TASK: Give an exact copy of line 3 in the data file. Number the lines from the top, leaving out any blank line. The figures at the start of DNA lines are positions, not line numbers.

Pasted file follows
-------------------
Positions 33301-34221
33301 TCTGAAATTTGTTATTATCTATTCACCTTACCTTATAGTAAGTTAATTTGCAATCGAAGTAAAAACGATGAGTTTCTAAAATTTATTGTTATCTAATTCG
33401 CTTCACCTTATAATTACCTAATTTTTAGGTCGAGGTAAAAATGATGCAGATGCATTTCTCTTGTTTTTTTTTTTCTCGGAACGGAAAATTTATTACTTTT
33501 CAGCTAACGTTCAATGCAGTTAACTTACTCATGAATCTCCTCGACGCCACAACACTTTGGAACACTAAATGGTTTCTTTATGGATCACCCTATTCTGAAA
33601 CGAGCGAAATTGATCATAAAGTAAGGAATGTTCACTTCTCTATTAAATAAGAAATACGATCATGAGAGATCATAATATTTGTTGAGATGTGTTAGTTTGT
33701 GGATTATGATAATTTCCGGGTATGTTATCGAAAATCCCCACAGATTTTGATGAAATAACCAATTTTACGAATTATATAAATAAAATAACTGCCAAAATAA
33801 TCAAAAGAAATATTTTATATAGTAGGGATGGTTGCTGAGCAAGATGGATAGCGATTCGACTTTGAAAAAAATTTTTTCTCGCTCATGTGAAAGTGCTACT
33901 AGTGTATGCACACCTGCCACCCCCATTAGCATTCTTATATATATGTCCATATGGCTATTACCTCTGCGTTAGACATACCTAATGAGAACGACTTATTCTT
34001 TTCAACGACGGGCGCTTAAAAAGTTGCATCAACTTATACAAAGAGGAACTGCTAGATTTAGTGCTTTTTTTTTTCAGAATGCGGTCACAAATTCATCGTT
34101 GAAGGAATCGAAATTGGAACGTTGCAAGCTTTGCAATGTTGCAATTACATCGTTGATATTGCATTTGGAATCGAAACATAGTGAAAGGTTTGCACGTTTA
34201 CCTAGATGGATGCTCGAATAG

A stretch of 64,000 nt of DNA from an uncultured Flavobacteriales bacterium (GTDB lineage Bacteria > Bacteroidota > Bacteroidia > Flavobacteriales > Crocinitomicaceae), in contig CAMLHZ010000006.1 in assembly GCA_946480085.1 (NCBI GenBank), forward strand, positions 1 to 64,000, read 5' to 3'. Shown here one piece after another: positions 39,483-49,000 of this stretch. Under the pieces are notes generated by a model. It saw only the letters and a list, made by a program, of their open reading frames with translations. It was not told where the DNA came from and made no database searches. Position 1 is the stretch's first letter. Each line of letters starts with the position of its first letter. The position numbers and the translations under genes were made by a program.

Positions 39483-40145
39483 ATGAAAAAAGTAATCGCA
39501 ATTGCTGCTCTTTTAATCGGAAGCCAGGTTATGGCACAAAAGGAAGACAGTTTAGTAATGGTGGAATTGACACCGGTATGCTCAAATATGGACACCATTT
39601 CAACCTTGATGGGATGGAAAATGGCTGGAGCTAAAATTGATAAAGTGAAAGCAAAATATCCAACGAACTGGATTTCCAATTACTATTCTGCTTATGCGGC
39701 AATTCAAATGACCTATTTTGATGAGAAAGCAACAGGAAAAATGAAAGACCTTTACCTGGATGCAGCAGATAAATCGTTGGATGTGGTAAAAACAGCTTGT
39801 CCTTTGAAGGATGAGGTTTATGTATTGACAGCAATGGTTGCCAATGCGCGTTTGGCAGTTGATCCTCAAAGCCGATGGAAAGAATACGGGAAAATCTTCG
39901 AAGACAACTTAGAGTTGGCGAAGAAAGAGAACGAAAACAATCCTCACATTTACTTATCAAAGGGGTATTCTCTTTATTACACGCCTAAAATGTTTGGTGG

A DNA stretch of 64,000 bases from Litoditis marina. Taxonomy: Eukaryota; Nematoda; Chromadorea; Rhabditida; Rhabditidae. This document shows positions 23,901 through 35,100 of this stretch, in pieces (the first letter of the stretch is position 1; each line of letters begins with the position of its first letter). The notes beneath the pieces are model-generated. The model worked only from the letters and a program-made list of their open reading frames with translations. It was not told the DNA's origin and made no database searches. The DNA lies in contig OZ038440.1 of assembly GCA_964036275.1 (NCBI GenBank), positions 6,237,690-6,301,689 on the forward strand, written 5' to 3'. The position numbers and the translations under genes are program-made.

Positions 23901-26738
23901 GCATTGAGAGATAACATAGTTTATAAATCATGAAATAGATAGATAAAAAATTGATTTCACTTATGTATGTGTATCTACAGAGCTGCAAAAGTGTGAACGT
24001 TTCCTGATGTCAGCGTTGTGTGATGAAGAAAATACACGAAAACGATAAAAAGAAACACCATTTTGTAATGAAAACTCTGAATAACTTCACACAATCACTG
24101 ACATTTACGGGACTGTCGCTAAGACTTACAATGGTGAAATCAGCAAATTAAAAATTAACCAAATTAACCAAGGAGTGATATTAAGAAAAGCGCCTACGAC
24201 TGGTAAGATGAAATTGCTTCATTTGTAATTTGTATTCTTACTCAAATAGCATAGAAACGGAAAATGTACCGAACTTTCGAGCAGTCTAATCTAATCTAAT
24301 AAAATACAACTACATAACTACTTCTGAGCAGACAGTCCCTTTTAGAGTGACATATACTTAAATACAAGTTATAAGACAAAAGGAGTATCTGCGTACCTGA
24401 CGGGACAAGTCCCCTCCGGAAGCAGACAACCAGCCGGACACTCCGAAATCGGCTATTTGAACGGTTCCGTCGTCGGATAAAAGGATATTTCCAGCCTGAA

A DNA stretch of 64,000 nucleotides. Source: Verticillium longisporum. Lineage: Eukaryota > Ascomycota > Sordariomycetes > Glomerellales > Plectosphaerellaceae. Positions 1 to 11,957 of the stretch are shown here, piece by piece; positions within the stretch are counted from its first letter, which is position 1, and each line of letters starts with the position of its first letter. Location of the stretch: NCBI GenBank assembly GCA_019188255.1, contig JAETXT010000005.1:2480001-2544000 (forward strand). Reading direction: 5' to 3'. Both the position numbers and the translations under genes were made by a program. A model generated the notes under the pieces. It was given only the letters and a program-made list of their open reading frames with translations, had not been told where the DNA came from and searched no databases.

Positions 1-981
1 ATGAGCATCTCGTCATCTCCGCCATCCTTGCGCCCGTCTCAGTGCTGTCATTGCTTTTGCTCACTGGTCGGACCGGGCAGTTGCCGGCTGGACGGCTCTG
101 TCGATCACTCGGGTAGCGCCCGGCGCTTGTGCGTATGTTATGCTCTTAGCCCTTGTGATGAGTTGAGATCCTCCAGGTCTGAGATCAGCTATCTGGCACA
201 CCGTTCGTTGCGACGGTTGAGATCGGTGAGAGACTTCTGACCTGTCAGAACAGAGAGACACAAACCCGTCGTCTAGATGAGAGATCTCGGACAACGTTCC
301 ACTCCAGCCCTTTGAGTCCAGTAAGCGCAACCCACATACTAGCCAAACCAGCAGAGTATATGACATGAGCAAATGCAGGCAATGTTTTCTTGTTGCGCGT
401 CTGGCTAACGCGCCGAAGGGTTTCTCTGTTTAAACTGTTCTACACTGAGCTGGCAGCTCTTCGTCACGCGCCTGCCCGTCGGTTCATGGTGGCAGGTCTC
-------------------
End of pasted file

33401 CTTCACCTTATAATTACCTAATTTTTAGGTCGAGGTAAAAATGATGCAGATGCATTTCTCTTGTTTTTTTTTTTCTCGGAACGGAAAATTTATTACTTTT